Zombie of the Week: Dawn of the Dreadfuls’ Unmentionable Takes Axe In The Skull

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Welcome to ‘Zombie of the Week,’ folks, where each week we’ll present you with a different brain-eating member of the undead that has captured our fancy. There is no methodology to our Zombie Awesomeness meter, just our own piqued interests. Got a zombie we should see? Comment below. No zombie is too small, too short-lived, or too gross

Boy, those Bennet girls can really kick some some prose-infused ass.

Pride and Prejudice and Zombies: Dawn of the Dreadfuls, the prequel to last year’s Jane Austen mash-up Pride and Prejudice and Zombies hit bookstores today, dripping with more slays and better word gore than you might expect from a girlish Austen-themed zombie fic. (Read the first two chapters free on your e-reader.)

The story explores the battle training of the Bennet girls as they become defenders of their home against the army of undead that’s plaguing the English country side. The first installment in the PPZ franchise was a literal reworking of Jane Austen’s original text done by Seth Grahame-Smith – the two shared a byline – but a prequel required an entirely new storyline. Steve Hockensmith (Sense and Sensibility and Sea Monsters) captures the sweeping beauty of Austen’s world with a bit more zing and a hell of a lot of zombies.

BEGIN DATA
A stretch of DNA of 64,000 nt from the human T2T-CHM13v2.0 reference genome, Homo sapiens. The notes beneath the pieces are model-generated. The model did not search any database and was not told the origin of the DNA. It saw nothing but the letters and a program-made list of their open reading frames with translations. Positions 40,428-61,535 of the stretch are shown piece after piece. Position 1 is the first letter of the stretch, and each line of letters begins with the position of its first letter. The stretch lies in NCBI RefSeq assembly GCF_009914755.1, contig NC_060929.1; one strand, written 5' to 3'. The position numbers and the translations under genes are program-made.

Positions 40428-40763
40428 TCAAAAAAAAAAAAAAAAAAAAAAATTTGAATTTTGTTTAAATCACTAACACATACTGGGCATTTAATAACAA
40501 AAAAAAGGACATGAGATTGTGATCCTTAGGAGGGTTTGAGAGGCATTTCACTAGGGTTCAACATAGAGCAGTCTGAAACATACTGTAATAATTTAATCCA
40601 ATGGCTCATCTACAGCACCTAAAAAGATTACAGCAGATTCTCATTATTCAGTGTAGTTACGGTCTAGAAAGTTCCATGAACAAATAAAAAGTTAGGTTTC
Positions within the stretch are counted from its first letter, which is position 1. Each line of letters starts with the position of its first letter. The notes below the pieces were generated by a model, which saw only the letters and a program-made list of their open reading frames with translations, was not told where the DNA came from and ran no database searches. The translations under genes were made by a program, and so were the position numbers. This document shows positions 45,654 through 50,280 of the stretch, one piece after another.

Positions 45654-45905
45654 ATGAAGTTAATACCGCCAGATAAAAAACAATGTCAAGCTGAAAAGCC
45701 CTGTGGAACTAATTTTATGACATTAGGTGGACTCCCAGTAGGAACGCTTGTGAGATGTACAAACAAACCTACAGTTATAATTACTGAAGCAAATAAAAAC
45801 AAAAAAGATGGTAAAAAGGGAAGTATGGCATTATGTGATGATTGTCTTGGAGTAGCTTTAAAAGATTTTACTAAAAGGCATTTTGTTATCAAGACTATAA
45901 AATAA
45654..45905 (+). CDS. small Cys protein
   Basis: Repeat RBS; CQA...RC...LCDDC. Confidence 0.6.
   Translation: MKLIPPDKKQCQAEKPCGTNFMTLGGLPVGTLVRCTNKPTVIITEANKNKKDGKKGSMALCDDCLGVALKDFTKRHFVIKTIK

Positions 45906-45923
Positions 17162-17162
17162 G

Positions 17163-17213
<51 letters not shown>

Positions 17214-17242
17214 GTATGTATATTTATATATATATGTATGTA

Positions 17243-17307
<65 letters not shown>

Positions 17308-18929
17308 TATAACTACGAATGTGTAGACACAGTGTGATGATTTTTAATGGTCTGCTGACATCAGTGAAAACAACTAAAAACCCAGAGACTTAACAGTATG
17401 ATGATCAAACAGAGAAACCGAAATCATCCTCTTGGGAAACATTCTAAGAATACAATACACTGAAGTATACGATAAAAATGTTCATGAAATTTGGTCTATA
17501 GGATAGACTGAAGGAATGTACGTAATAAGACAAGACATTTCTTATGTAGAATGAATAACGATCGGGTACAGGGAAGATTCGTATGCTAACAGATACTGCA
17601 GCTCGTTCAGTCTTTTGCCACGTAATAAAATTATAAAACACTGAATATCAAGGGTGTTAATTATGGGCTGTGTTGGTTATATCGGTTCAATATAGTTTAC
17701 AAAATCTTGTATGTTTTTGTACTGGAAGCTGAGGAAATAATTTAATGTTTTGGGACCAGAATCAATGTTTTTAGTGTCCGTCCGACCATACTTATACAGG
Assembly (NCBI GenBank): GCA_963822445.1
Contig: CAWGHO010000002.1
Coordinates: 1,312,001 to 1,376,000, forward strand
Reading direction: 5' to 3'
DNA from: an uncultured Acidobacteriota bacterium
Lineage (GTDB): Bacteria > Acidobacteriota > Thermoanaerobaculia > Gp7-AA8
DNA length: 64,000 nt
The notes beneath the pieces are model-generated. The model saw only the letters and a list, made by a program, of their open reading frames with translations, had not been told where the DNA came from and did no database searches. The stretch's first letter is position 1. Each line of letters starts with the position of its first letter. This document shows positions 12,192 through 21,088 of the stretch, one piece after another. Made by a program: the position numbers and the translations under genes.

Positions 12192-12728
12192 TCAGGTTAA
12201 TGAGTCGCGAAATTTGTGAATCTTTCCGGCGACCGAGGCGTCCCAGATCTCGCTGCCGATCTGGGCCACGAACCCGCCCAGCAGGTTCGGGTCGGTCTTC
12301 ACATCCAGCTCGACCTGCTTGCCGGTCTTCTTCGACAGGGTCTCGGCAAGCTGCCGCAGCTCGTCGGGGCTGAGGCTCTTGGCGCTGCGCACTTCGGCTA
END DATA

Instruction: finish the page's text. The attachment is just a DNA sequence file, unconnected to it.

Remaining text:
(See the book trailer: I Just Watched Elizabeth Bennet Chop Off A Zombie’s Head)

There are some great kills in this book, and don’t fear, the classic Elizabeth Bennet wit is just as sharp as her battle-axe. One of my favorite moments, however, comes courtesy of Elizabeth’s older sister Jane, a much more reserved, but just as fearsome slayer of the ‘unmentionables.’

Keep reading for an excerpt of the brand new book in which Jane gets a surprise visit and a zombie takes an axe in the skull.

…Was he really in love with her?

Even sitting alone in bed, Jane looked down and blushed.

A thump on the door roused her from her reverie. The chamber-maid was already back with a new decanter of brandy, it seemed, and Jane, feeling guilty about the mess she’d made for the girl, hopped out of bed to let her in.

The girl Jane found standing outside wasn’t the servant she’d expected, though. She wasn’t a servant at all, in fact.

Nor was she alive.

It was a dreadful, long dead but fresh from the grave to judge by the black earth still caked to its dress and withered flesh and patchy blond hair. In spots – the tips of the fingers, on and around the teeth no longer covered by lips or gumes – the dirt had been smeared away with something new: a paste of jellied brain.

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